For someone like Ray Kemble, living with a water buffalo means not taking a shower for four days if the water delivery is late. Or keeping the window in his bathroom open while he does take a shower because the level of chlorine is so high. Kemble lives in Dimock, and says he can’t safely drink his water. The Department of Environmental Protection says he can. Kemble says the DEP betrayed him.
“It’s really difficult,” said Kemble. People just take it all for granted. They go home they turn the faucet on. They go home, they flush the toilet. They go home, take a shower. You want to go home you wash your car. We can’t. We gotta conserve that water.”
Kemble is one of 11 families living along Carter Road in Dimock who received water deliveries from Houston based Cabot Oil and Gas as part of an agreement with DEP, which found Cabot responsible for contaminating drinking water wells. The DEP concluded that methane migrated into drinking water wells due to faulty well construction. But the DEP has since concluded that Dimock’s well water is now safe to drink. And told Cabot they could halt free deliveries. Cabot spokesman George Stark says the well water now meets federal drinking water standards. The company says the high levels of methane in resident’s water occurred naturally.
But residents like Kemble disagree. On Wednesday, he and eleven other families plan to take their case to court and ask a judge to overrule DEP’s decision.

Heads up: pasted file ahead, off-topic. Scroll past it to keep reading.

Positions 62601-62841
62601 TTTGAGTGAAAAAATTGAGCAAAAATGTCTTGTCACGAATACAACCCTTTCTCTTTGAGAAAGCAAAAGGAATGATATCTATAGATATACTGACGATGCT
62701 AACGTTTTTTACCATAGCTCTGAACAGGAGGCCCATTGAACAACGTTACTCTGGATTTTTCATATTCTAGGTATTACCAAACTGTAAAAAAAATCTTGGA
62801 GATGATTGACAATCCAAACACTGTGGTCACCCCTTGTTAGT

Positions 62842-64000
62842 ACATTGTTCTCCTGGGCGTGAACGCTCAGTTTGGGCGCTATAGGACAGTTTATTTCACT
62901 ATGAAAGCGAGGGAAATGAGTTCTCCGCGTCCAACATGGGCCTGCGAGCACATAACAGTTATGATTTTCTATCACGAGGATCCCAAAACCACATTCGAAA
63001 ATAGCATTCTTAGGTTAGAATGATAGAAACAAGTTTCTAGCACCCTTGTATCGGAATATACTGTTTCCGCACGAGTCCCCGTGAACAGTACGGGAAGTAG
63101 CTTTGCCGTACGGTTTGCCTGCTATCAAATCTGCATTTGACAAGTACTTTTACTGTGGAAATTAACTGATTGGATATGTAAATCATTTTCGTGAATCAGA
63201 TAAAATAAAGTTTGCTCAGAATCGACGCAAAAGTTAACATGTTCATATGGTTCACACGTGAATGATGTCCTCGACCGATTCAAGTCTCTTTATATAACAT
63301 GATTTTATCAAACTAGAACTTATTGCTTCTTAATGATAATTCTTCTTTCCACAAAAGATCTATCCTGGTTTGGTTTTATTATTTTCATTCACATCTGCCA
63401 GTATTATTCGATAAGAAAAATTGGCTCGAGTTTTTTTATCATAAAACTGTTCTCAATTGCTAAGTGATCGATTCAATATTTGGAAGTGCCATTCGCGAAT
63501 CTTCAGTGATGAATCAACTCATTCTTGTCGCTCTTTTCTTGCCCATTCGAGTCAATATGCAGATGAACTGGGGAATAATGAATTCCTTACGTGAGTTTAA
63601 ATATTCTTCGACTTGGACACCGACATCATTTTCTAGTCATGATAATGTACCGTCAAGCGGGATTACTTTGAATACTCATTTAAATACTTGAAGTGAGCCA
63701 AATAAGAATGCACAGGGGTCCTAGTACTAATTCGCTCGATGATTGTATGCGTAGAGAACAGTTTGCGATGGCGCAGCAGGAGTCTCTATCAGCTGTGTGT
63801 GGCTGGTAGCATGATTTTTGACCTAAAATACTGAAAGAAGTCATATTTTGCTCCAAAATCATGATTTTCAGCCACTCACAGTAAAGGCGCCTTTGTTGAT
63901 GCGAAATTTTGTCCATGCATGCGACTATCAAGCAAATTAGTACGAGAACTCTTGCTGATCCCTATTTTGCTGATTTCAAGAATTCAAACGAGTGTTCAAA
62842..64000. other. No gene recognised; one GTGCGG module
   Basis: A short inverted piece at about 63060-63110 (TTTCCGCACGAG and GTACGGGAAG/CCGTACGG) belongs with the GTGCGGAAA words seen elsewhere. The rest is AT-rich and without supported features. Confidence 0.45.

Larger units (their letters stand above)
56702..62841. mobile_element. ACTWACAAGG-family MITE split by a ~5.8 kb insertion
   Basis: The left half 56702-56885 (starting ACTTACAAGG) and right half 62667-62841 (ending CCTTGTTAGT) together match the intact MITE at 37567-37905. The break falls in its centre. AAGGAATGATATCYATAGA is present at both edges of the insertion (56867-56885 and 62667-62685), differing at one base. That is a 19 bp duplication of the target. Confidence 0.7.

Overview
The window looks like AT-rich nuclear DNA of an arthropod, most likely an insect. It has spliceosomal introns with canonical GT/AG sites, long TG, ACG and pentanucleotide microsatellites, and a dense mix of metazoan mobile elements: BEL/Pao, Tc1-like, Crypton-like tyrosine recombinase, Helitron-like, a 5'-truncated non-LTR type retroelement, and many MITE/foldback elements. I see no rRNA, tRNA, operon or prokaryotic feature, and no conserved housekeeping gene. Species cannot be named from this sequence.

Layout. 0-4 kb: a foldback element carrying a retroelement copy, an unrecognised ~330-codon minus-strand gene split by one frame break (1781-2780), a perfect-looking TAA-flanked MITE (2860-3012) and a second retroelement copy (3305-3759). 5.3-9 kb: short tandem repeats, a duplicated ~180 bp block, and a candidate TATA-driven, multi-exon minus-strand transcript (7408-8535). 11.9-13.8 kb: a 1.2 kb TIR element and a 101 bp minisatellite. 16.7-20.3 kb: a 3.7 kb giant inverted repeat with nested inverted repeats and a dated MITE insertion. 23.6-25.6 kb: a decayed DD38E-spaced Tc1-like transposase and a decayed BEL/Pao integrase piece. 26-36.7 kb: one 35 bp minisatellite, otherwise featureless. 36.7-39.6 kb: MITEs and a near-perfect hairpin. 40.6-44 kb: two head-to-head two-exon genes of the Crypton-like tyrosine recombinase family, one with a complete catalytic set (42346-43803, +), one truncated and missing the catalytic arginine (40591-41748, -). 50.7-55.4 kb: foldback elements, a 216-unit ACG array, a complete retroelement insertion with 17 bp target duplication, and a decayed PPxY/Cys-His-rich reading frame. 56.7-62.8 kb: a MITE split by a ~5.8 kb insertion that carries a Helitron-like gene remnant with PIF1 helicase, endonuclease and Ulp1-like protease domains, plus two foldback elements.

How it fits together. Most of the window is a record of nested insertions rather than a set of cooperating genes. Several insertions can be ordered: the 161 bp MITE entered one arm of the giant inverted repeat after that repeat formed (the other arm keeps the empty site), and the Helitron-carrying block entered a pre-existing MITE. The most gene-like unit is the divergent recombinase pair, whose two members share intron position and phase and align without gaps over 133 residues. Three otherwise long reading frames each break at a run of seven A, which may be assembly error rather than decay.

On Tuesday Kemble stood with the families who continue to battle Cabot outside the home of Julie and Craig Sautner. Actor Mark Ruffalo joined the group and, while holding up a bottle of muddy well water, and spoke to about 100 supporters.
“We’re not Republicans we’re not Democrats,” said Ruffalo. “We’re not Independants, we’re not anti-fracking, we’re not pro-fracking, we’re Americans. And our water is the most essential thing to all of our lives and we have to protect it and we have to be generous to the people who have lost this very very basic priveledge.”
Ruffalo helped fundraise and organize a delivery of 5700 gallons of water from Washingtonville, New York. He urged the community of Dimock to rally behind those who say their water remains contaminated. But Kemble says his neighbors have turned against him. He says they’ve taken axes to water jugs sitting outside his house, and thrown garbage on his lawn. The issue has divided the community. Earlier in the day a pro-drilling group of Dimock residents held their own press conference right next door to the Sautners. They say the water is safe to drink and the water delivery is unnecessary.